KA: Yeah, fast-paced like jungle but over hip-hop and with a lot of the same sort of breaks you’d get in heavy metal. It was a very British sound and you started hearing the first wave of UK MCs using their regional accents rather than trying to emulate American MCs.
And where did the MCing start for you? Can you remember when you first started writing down lyrics?
KA: It was a lot to do with painting graffiti, to be honest. There was bit of a trend for people painting pieces in a hall of fame or a ball court to write a little bit of poetry or lyrics next to set the mood for the piece. It was a lot of teenage angst and probably really embarrassing to look back at, but that’s how it started! You start off with two lines, then four, then eight, then sixteen. One of the things with growing up in a small town, it was almost like there was no kind of preconceptions on how you’re meant to do it because there’s nothing to compare it to. Looking back, some of it was probably quite embarrassing and naive, but you started somewhere because you wanted to do something creative regardless, and it was just a case of refining that bit by bit.
It’s that sense of taking something very much rooted in one culture, i.e. New York hip hop, and re-contextualising it with subjects relevant to your lives.
KA: I think so. It was the same with the graffiti: I loved New York graffiti, but at the end of the day, I lived in a small market town in the East Midlands.
I guess a lot of it’s about not kidding yourself and staying true to immediate surroundings.
KA: And there are people that don’t do that, who are adamant that they’re “keeping it real”, but for me you keep it stagnant and stop it from moving forward. Good, bad or ugly, do your own thing. When Roots Manuva first came out I thought to myself: ‘Wow! There’s another interpretation of how you can do this, how you can merge soundsystem culture with hip-hop.’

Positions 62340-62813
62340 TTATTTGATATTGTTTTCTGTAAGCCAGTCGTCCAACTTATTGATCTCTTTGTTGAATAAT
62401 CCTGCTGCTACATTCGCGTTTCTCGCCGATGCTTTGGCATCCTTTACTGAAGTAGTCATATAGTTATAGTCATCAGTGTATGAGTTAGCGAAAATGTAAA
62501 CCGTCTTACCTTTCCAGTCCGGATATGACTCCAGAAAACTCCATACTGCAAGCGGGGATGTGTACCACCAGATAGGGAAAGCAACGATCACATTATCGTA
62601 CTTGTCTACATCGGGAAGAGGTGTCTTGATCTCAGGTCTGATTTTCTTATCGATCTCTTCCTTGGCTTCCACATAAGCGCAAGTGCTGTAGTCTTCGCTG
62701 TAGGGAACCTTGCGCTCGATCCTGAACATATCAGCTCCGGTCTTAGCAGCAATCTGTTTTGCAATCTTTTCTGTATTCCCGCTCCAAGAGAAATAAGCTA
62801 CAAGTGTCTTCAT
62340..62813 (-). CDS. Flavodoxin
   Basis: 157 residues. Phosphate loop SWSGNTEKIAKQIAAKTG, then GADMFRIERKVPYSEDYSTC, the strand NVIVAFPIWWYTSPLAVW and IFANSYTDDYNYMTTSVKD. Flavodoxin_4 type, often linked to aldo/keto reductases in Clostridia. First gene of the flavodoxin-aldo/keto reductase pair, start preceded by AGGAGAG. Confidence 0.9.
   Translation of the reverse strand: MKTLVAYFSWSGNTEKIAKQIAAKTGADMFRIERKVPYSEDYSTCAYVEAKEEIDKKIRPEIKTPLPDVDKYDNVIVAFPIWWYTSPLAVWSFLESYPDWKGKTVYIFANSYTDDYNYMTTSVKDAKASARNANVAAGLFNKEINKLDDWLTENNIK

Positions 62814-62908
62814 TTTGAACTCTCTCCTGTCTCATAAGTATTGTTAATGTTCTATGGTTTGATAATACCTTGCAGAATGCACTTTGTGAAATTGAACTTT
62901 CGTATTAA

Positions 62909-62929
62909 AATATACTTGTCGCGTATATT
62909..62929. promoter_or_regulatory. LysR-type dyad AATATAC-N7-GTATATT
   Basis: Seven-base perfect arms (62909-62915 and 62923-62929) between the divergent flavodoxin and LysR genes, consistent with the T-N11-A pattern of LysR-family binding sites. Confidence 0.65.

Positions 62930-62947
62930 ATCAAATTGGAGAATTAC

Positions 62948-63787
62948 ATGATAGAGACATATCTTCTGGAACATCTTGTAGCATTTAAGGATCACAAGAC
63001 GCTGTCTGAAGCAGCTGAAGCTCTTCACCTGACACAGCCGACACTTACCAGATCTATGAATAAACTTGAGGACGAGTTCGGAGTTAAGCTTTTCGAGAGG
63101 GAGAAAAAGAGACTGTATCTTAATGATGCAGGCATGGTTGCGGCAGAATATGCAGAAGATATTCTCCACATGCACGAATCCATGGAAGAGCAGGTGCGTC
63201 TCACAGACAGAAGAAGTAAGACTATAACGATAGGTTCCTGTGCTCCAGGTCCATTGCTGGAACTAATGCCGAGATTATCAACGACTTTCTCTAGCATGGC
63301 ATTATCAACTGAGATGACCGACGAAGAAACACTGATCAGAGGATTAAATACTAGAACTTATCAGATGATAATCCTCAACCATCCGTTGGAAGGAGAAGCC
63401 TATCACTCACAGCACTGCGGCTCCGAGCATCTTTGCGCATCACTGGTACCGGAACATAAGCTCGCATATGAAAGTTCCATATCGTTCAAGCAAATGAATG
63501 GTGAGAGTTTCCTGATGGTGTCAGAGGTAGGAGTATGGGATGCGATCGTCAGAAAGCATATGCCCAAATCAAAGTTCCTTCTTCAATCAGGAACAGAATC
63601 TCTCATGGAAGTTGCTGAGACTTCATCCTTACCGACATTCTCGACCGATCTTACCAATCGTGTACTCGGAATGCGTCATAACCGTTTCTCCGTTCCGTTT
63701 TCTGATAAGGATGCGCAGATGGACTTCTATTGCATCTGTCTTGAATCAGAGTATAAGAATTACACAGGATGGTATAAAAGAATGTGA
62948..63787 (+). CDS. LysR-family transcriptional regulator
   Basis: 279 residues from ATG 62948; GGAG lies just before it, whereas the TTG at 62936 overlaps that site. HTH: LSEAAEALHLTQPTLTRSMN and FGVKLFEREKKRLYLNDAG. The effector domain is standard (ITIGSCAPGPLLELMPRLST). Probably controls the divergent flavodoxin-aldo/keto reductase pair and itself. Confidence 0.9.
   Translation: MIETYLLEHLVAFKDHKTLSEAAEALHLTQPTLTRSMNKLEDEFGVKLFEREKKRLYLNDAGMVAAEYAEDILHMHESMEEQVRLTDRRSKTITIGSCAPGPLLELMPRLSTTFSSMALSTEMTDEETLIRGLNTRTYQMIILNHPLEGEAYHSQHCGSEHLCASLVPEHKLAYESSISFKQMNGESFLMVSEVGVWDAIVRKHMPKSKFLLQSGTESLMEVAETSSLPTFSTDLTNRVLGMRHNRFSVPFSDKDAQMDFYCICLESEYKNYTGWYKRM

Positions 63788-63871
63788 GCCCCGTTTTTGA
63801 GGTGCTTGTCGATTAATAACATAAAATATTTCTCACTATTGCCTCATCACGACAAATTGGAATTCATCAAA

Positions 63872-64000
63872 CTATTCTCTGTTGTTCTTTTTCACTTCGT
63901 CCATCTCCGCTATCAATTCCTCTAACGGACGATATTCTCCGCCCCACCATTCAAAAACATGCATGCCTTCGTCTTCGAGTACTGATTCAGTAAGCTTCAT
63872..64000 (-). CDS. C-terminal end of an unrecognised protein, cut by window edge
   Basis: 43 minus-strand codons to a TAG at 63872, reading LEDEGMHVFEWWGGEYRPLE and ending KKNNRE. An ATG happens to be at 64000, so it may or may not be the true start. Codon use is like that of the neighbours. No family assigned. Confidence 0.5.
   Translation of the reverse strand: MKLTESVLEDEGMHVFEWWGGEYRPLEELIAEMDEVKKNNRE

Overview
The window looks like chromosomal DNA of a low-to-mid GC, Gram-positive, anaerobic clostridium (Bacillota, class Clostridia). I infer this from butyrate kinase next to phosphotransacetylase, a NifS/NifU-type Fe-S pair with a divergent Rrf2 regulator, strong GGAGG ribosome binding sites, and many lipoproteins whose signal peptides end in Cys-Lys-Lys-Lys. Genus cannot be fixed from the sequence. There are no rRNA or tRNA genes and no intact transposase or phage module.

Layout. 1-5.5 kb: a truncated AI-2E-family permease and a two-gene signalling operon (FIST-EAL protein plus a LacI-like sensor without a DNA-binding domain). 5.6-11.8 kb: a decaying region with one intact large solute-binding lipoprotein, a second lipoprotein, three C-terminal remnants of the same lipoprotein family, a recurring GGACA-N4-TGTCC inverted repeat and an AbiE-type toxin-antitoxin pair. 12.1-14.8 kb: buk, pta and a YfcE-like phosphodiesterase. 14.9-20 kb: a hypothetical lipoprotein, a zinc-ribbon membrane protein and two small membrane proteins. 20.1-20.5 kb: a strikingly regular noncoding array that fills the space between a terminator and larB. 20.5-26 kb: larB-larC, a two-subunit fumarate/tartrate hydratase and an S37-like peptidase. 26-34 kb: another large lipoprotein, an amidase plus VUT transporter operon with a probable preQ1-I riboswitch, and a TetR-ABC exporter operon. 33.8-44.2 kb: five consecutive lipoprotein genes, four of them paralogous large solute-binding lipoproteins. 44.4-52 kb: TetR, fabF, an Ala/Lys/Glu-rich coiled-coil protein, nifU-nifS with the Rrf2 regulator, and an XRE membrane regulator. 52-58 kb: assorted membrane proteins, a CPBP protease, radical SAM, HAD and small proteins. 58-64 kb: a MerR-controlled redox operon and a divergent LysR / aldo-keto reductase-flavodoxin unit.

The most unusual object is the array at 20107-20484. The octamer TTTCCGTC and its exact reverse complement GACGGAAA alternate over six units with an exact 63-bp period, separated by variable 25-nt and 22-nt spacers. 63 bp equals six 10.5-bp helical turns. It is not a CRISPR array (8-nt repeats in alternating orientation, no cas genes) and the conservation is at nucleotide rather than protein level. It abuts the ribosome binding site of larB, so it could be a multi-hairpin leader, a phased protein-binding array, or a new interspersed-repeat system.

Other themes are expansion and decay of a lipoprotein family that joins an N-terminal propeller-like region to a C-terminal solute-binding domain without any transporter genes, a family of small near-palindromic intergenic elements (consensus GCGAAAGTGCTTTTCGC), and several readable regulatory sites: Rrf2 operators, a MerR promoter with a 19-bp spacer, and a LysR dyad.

BH: That’s what hip-hop always was and always is: taking what’s around you and being creative. I love the most violent, gritty New York street records – but that’s what their thing was. It would be daft for us to try and do that.
KA: You don’t have to be just switching guns for knives, dollars for pounds or obvious references, as you can also enjoy that escapism. For us, maybe the humour in our music is a little bit of a defence mechanism sometimes, but it’s also part of our lives. You know, watching Blackadder in the same era influenced us just as much as listening to grimy New York hip-hop and it’s just merging those things.
So what was the trigger for the Mongrels reunion?
KA: Well, a few years ago I busted my knee so was out of action and couldn’t paint. I ended up spending a lot of time on the sofa watching rap battles and documentaries about pyramids, but that’s when I started writing lyrics again. I found a bunch of half-finished stuff from the beginning and I remember listening to it and thinking that it actually stood the test of time better than the music I put out ten or twelve years ago. It’s like things have gone full-circle and we’re now able to go back to the original teenage mindset and ethos of when we started, but now with a bit more life experience and something to actually say.